“You can think about consuming more calcium- and vitamin D-rich foods (see table below) if you are able to. Otherwise, catch the morning sun through a window, on a balcony or in your garden for at least 15 minutes or more,” says Prof Winnie. “We might not be able to go outside much during the pandemic, but children can still be encouraged to be active around the house. As much as we would like to leave them to their devices, there is so much at stake here. Stay safe today, but don’t forget about tomorrow.”
|Some Foods Rich in Calcium:||Some Foods Rich in Vitamin D:|
|Skimmed milk powder
Full cream milk
Low-fat cheese, yoghurt
Tempeh Watercress (sai-yong choy)
Fortified milk and yoghurt
 Cummings S, Black D, Nevitt M, et al. Bone density at various sites for prediction of hip fractures. The Study of Osteoporotic Fractures Research Group. Lancet. 1993;341(8837):72-5. DOI:10.1016/0140-6736(93)92555-8.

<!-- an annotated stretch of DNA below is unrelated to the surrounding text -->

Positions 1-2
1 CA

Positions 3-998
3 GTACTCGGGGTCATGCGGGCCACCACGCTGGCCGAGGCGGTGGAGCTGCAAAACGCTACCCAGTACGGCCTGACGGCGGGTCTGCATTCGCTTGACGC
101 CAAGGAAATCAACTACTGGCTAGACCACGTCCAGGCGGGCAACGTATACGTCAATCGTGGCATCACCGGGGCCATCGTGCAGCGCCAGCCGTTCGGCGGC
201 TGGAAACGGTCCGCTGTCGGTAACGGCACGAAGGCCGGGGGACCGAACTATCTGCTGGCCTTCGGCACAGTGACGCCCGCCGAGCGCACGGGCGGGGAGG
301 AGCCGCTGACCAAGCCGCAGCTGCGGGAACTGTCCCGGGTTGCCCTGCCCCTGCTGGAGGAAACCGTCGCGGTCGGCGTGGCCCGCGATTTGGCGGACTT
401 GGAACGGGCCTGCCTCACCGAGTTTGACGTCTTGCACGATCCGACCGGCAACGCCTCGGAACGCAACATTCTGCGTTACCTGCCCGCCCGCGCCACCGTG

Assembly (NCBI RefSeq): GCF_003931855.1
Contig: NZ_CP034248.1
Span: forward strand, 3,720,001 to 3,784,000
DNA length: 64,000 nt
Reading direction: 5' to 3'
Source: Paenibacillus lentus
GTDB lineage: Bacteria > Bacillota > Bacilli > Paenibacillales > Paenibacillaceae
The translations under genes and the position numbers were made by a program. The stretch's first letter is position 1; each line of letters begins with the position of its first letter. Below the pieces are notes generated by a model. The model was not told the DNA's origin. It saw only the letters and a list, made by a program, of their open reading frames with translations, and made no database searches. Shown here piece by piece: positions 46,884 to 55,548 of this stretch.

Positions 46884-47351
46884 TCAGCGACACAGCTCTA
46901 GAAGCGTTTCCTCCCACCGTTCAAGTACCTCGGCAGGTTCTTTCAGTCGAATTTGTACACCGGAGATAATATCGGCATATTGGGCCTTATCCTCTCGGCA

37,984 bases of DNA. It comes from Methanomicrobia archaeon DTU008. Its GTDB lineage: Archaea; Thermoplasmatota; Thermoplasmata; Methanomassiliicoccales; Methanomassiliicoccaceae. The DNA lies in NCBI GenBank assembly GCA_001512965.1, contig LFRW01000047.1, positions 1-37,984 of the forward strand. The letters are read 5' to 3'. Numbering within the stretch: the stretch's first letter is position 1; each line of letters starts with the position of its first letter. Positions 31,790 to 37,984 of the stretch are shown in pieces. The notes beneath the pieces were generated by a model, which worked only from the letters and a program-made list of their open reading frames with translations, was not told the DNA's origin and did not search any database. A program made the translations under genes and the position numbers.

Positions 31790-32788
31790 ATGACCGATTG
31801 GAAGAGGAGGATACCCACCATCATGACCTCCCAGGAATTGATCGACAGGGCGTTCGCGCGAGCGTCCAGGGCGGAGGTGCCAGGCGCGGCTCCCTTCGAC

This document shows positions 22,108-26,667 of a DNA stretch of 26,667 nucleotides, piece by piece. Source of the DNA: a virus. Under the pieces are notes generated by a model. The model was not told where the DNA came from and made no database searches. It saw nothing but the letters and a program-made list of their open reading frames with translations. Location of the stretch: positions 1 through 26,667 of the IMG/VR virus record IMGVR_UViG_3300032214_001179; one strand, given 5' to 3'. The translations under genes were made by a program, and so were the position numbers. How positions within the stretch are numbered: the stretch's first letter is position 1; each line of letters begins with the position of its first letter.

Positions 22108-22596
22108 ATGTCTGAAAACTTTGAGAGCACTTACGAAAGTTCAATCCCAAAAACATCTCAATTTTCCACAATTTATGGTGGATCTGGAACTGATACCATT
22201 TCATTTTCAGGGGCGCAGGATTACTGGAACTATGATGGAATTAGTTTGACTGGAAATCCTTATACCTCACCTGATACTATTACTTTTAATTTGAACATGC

‘Global Health Observatory Data Repository: Prevalence of overweight, age-standardized’
 High prevalence of vitamin D insufficiency and its association with BMI-for-age among primary school children in Kuala Lumpur, Malaysia, 2021, Geok L. Khor, Winnie S.S. Chee, Zalilah M. Shariff, Bee K. Poh, Mohan Arumugam, Jamalludin A.Rahman, Hannah E. Theobald
In the News:
20 October, Melaka Hari Ini –Wanita, kanak-kanak berisiko tinggi hidap osteoporosis
20 October, MyMetro – Waspada! Makin ramai ada tulang rapuh
20 October, Sarawak Updates – Wanita, kanak-kanak berisiko hidap tulang rapuh
20 October, Bernama.com (BM) – Wanita, Kanak-kanak Berisiko Tinggi Hidap Osteoporosis
20 October, Bernama.com (Eng) – Women, Children Face High Risk Of Developing Osteoporosis
20 October, Malaysian Daily News – Wanita, Kanak-kanak Berisiko Tinggi Hidap Osteoporosis